In 1874 she was ordered to go to the Eddy homestead in Chittenden. This was the scene of various occult phenomena being investigated by Colonel H.S. Olcott. With him in 1875, in New York, she founded the Theosophical Society. Isis Unveiled, her magnificent attack upon the materialism of religion and science, was published in 1877. She sent the first proceeds together with money received for her various articles published by Russian newspapers and journals, to the Red Cross in Russia to help her compatriots wounded in the Russo-Turkish war.

On 8 July 1878, she became an American citizen. Later that year, acting 'under orders,' she and Olcott sailed for India; they landed in Bombay in February 1879. In 1880 the two founders toured Sri Lanka on behalf of Buddhism, themselves becoming Buddhists on 19 May 1881. In 1882, the headquarters of the Society was moved to its present site in Adyar, Madras. She made various tours of India between her arrival in 1879 and her visit to Europe in 1884. In the absence of the Founders, came the one sided report of the Society for Psychical Research, in an attempt to show her up as an impostor. Since then, the S.P.R. has retracted the allegations against her. Despite the intervention of her Guru to restore her health, it deteriorated and she was unable to remain at Adyar for more than a short visit paid later that year.

In Wurzburg she worked at The Secret Doctrine, whose real authors, according to Countess Wachtmeister, were the Adept Brothers. As with Isis Unveiled, the Brothers collected the material and passed it before the inner gaze of H.P.B. In 1887 at Ostend, H.P.B. fell very ill but made another strange recovery explaining that she had 'elected' to work for a few more years in her suffering body. By invitation, she moved to London which then became the centre of the Theosophical work in Europe. In this she was assisted by occasional visits of the President-Founder (Colonel Olcott). In 1888 the first two volumes of The Secret Doctrine were published. She died on 8 May 1891 in London. Her ashes were divided between New York, India, and London, and part of it is interred under her statue in Adyar. In her will she requested that each year, on the anniversary of her death, her friends should assemble and read from The Light of Asia and the Bhagavad Gita. By Colonel Olcott's wish, this anniversary came to be known as 'White Lotus Day.'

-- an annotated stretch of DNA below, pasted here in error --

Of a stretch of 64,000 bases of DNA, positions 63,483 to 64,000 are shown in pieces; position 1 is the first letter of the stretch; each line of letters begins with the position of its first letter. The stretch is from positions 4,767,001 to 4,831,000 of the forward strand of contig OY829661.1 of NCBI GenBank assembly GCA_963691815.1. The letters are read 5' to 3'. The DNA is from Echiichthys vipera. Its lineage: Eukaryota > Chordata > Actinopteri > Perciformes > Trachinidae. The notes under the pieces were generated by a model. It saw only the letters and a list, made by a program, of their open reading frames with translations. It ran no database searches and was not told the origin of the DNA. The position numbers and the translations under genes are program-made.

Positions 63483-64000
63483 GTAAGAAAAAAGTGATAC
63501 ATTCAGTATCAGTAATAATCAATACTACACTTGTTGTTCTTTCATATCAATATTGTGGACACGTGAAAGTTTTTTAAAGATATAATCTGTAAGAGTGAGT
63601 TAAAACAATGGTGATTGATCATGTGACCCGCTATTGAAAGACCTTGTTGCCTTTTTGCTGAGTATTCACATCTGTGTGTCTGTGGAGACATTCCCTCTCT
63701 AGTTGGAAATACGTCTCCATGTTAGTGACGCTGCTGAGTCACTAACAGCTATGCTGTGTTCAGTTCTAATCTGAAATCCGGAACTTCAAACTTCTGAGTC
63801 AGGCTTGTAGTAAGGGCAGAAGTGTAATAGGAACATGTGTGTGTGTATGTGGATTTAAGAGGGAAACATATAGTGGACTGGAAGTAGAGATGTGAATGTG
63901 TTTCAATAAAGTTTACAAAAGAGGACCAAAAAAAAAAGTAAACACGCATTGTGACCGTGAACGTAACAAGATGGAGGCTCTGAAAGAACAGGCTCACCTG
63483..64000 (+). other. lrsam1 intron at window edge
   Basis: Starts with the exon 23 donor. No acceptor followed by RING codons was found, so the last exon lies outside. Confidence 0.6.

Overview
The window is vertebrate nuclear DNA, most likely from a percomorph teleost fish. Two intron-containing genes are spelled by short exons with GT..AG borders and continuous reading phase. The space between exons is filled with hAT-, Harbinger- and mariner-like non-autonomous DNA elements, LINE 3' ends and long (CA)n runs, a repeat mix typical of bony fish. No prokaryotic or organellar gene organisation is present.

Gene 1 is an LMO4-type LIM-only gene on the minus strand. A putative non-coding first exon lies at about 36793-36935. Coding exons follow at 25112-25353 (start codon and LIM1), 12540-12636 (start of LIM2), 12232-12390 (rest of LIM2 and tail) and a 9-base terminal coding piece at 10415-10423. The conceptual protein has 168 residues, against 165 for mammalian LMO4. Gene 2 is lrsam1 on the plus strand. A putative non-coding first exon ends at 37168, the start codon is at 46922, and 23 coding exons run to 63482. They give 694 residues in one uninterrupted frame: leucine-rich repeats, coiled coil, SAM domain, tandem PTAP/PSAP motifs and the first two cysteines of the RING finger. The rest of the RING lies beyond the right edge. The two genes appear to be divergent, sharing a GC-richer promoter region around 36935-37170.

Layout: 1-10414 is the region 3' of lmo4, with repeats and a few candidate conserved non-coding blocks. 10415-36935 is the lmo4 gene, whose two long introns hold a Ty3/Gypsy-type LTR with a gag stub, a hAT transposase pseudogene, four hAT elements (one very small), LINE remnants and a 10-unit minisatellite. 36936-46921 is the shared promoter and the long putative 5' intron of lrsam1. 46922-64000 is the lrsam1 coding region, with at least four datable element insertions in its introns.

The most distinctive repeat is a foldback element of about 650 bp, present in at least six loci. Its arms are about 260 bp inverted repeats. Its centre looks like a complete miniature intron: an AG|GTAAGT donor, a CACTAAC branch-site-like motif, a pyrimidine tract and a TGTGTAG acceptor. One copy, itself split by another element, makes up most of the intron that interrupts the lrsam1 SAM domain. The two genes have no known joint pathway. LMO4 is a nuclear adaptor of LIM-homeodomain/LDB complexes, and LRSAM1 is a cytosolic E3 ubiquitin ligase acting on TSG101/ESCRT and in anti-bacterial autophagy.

Colonel Olcott summed up the secret of H.P.B.'s remarkable power in producing swift changes in the lives of those about her as due to:

Her amazing occult knowledge and phenomena-working powers, together with her relation to the hidden Masters.

Her sparkling talents, especially as a conversationalist with her social accomplishments, wide travels, and extraordinary adventures.

Her insight into problems of philology, racial origins, fundamental bases of religions, and keys to old mysteries and symbols.

Unflinching self-consecration to the Great Ones irradiated the life of H.P.B. and she will ever be known as the 'Light-Bringer' of the nineteenth Century.

Some Publications: Editor, The Theosophist, The Secret Doctrine (in three Volumes), Isis Unveiled, Practical Occultism, The Voice of the Silence, two books of The Stanzas of Dzyan, The Key to Theosophy, Original Programme of the TS, Dynamics of the Psychic World, etc.

More info at http://www.ts-adyar.org/